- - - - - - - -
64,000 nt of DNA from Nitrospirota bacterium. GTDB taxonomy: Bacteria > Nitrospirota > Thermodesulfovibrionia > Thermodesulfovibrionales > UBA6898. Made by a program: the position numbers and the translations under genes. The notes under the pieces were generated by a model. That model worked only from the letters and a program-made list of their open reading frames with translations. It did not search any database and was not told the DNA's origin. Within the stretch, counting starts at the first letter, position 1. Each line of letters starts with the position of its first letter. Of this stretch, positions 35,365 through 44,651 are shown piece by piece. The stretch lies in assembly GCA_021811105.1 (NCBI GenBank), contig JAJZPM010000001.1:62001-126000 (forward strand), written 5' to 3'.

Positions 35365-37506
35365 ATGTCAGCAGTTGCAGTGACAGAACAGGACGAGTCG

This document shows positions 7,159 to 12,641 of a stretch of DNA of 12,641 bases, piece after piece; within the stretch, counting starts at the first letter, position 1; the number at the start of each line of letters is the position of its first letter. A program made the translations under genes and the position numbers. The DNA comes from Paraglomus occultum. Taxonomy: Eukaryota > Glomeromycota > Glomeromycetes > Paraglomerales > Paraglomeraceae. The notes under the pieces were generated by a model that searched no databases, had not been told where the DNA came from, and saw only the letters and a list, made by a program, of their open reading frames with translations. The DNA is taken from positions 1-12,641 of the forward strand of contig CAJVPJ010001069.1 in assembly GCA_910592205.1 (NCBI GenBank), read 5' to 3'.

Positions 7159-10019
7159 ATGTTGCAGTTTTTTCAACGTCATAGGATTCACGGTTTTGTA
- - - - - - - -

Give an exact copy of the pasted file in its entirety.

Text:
64,000 nt of DNA from Nitrospirota bacterium. GTDB taxonomy: Bacteria > Nitrospirota > Thermodesulfovibrionia > Thermodesulfovibrionales > UBA6898. Made by a program: the position numbers and the translations under genes. The notes under the pieces were generated by a model. That model worked only from the letters and a program-made list of their open reading frames with translations. It did not search any database and was not told the DNA's origin. Within the stretch, counting starts at the first letter, position 1. Each line of letters starts with the position of its first letter. Of this stretch, positions 35,365 through 44,651 are shown piece by piece. The stretch lies in assembly GCA_021811105.1 (NCBI GenBank), contig JAJZPM010000001.1:62001-126000 (forward strand), written 5' to 3'.

Positions 35365-37506
35365 ATGTCAGCAGTTGCAGTGACAGAACAGGACGAGTCG

This document shows positions 7,159 to 12,641 of a stretch of DNA of 12,641 bases, piece after piece; within the stretch, counting starts at the first letter, position 1; the number at the start of each line of letters is the position of its first letter. A program made the translations under genes and the position numbers. The DNA comes from Paraglomus occultum. Taxonomy: Eukaryota > Glomeromycota > Glomeromycetes > Paraglomerales > Paraglomeraceae. The notes under the pieces were generated by a model that searched no databases, had not been told where the DNA came from, and saw only the letters and a list, made by a program, of their open reading frames with translations. The DNA is taken from positions 1-12,641 of the forward strand of contig CAJVPJ010001069.1 in assembly GCA_910592205.1 (NCBI GenBank), read 5' to 3'.

Positions 7159-10019
7159 ATGTTGCAGTTTTTTCAACGTCATAGGATTCACGGTTTTGTA